5,000 Woodland Crofts

Around the time of the last Scottish Parliamentary elections, the Scottish Crofting Federation (SCF – one of our partners in the Woodland Crofts Partnership) issued a call for the next Scottish Government – whoever it might be – to publish an Action Plan for crofting to meet various objectives. Amongst these was to establish 5,000 new woodland crofts by 2020.

At the time, eyebrows were quietly raised (and some not so quietly) in certain quarters but this remains SCF policy and one supported by its partners. Often people respond to such ambitions with knee-jerk responses, so it is worth examining critically whether such a policy is ambitious, realistic, or perhaps even a bit conservative.

Granted, meeting this timescale will be challenging but what about the scale – what would 5,000 woodland crofts actually mean on the ground? There are two useful ways to look at this: how much woodland would likely be required; and how the situation here would then compare with that in other countries, if we had 5,000 more woodland occupiers.

Assuming each new woodland croft was 10 ha in area on average (slightly larger in fact than those created in recent times), obviously 50,000 ha of woodland would be needed. To discover what percentage of the woodland area of the crofting counties this represents is harder than it might appear, as official statistics are fairly crude and not broken down beyond country level (in contrast the statistics available on Swedish forestry are incredibly detailed).

I eventually found a paper (on indicators for High Nature Value Farming & Forestry in Scotland) which yielded the required figures. Using them, one discovers that the proportion of existing woodland of all kinds required to create 5,000 woodland crofts as outlined above is slightly less than 9% of the total. In reality it could well be less, as many have pointed out that creating new woodland crofts by establishing new woodland on new crofts would be a useful way to contribute to government afforestation targets.

So much for being a radical proposition, then. What about the impact it might have in terms of opening up access to woodland to manage?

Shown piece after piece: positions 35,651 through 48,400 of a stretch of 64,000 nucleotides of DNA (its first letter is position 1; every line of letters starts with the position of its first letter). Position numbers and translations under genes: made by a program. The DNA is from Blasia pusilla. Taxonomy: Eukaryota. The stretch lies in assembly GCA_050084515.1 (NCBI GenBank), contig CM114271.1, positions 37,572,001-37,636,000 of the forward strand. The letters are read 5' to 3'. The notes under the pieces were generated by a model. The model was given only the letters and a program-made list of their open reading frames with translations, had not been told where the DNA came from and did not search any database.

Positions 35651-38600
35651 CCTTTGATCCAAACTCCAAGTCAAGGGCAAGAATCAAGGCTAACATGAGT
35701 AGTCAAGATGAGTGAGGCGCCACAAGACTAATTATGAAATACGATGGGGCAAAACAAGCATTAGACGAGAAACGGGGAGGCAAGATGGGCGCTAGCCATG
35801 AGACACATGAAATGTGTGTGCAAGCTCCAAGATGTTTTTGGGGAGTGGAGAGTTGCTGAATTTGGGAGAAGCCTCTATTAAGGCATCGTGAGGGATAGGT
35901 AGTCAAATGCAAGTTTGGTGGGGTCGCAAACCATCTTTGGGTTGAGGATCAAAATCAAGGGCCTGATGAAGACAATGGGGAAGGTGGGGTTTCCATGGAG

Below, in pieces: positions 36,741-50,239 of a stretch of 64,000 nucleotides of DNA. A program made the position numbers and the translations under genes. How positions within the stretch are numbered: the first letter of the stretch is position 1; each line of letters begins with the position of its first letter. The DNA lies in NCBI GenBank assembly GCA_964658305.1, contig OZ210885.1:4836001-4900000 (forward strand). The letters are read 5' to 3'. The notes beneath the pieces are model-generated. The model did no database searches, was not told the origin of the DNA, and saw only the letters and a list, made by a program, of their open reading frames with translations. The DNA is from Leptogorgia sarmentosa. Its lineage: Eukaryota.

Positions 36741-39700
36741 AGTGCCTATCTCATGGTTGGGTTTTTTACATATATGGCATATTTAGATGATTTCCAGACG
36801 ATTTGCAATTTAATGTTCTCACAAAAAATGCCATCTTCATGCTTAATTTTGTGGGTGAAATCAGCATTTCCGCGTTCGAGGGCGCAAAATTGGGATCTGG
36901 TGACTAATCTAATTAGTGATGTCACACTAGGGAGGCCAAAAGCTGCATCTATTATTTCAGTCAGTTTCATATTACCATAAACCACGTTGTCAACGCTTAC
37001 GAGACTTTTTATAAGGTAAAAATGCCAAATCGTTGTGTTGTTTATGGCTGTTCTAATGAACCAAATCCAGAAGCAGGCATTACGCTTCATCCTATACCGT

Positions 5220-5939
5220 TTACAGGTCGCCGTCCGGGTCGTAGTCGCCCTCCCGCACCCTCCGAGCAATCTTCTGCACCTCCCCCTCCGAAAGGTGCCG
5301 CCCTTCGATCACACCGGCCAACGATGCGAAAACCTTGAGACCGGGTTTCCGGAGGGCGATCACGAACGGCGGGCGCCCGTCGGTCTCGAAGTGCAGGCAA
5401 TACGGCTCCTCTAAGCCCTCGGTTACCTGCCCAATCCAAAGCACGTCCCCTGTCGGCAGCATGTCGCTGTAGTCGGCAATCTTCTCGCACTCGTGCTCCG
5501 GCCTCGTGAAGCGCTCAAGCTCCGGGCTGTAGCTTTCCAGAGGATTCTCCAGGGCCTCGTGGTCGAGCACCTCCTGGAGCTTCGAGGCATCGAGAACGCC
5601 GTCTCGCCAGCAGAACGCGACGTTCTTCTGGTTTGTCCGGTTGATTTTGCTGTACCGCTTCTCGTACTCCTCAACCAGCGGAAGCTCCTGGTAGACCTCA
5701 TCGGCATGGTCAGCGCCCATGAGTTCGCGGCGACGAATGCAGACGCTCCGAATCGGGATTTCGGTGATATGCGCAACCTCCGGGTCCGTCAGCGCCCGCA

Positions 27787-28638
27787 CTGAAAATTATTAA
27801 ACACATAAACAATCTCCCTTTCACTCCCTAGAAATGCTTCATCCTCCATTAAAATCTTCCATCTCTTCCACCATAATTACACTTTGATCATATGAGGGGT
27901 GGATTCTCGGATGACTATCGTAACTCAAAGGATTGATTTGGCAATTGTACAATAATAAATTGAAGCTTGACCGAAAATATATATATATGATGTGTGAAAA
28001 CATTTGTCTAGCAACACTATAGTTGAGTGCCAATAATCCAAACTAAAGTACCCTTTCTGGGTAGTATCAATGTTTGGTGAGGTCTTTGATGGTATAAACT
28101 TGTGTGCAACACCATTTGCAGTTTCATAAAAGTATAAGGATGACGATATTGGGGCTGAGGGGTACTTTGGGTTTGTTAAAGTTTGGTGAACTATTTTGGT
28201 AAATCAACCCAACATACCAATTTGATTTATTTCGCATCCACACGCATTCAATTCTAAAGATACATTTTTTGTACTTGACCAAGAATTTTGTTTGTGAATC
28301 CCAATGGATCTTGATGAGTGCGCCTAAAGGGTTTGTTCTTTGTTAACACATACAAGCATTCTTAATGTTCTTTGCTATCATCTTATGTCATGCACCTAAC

As there is currently a minimal rented woodland sector in this country, woodland occupation tends to be through ownership so I use this a proxy for occupation (hopefully in the future this simplification will no longer be valid!) No official statistics on woodland ownership are available – again in contrast to the Swedish stats mentioned earlier – but last year the Forest Policy Group (FPG) published a scoping study on the issue.

If you drill down into its results you come up with a national figure of around 2,700 for resident woodland owners – so 5,000 new woodland crofts would represent a near trebling of the number of resident woodland occupiers, and consequently a profound shift towards a woodland culture. I say towards, because despite this advance we would still be far from achieving the level of access to woodlands to manage enjoyed by most other countries.

Figures for this for a selection of countries are included in the FPG report mentioned above (which is well worth reading in full), but consider this: one in seven Finns owns a forest holding, and half of these live on it – isn’t that what we would call a woodland croft?

So the bottom line is that 5,000 new woodland crofts would require a minimal proportion of our existing woodland, dramatically improve access to woodland to manage, support the development of a woodland culture, and deliver a range of local benefits.

What’s not to like about that?

7 thoughts on “5,000 Woodland Crofts

  1. Ian Dow